Canada is experiencing an epidemic of opioid-related mortality, with increasing yet heterogeneous fatality patterns from illicit/synthetic (e.g., fentanyl) opioids. The present study examined whether differential provincial reductions in medical opioid dispensing following restrictive regulations (post-2010) were associated with differential contributions of fentanyl to opioid mortality. Annual provincial opioid dispensing totals in defined daily doses/1000 population/day, and change rates in opioid dispensing for the 10 provinces for (1) 2011-2018 and (2) "peak-year" to 2018 were derived from a pan-Canadian pharmacy-based dispensing panel. Provincial contribution rates of fentanyl to opioid-related mortality (2016-2019) were averaged. Correlation values (Pearson's R) between provincial changes in opioid dispensing and the relative fentanyl contributions to mortality were computed for the two scenarios. The correlation between province-based changes in opioid dispensing (2011-2018) and the relative contribution of fentanyl to total opioid deaths (2016-2019) was -0.70 (t = 2.75; df = 8; p = 0.03); the corresponding correlation for opioid dispensing changes ("peak-year" to 2018) was -0.59 (t = -2.06; df = 8; p = 0.07). Provincial reductions in medical opioid dispensing indicated (near-)significant correlations with fentanyl contribution rates to opioid-related death totals. Differential reductions in pharmaceutical opioid availability may have created supply voids for nonmedical use, substituted with synthetic/toxic (e.g., fentanyl) opioids and leading to accelerated opioid mortality. Implications of these possible unintended adverse consequences warrant consideration for public health policy.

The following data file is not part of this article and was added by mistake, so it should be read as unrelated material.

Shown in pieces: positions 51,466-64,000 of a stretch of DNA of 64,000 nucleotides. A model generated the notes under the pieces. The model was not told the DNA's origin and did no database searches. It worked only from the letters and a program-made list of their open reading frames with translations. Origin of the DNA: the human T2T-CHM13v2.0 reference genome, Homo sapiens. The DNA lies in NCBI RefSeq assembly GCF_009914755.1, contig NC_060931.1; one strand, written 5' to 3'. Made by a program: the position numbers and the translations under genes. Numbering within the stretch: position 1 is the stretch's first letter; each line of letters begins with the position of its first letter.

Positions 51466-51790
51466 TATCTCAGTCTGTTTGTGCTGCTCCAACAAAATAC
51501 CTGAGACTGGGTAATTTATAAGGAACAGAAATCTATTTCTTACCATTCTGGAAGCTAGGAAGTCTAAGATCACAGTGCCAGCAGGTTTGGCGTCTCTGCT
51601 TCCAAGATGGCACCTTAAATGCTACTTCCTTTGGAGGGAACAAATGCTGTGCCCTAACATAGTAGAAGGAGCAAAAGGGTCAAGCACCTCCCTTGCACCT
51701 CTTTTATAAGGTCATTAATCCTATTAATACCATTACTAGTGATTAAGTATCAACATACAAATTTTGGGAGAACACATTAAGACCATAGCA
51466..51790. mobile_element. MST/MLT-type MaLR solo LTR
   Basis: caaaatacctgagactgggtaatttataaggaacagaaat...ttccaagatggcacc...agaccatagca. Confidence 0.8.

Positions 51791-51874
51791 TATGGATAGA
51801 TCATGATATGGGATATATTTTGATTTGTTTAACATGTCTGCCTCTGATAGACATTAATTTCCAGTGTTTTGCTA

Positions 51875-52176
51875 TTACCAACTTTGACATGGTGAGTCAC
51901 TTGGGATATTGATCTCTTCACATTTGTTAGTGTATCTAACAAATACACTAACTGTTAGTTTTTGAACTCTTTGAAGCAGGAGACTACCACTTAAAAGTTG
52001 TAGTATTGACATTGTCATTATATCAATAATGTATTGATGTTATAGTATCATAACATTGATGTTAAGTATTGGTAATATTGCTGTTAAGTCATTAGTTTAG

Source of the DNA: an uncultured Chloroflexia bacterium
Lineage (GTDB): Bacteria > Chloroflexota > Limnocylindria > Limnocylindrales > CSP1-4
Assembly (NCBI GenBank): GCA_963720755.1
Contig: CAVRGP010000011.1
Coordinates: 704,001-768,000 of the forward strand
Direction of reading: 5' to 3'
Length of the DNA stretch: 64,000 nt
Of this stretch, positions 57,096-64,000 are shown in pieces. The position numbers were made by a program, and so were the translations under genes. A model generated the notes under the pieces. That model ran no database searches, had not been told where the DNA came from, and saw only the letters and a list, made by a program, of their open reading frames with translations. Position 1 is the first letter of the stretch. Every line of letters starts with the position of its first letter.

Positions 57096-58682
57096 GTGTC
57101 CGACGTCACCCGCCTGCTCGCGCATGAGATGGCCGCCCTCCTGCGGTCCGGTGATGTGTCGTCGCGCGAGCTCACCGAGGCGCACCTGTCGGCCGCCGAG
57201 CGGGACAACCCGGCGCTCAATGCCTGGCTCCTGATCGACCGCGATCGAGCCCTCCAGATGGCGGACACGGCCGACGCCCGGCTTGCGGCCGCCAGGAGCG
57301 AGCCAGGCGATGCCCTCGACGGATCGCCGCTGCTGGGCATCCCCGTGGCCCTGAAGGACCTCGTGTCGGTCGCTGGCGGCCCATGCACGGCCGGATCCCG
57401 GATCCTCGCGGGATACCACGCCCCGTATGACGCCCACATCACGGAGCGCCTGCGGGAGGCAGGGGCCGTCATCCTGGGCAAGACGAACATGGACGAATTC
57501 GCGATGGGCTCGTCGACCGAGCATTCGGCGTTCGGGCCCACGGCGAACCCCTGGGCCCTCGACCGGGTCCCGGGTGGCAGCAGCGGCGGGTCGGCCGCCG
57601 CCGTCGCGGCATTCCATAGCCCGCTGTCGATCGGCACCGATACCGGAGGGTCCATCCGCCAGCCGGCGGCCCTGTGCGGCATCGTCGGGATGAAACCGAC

Keywords: Canada; mortality; nonmedical use; prescription opioids; public health; substitution; supply; synthetic opioids.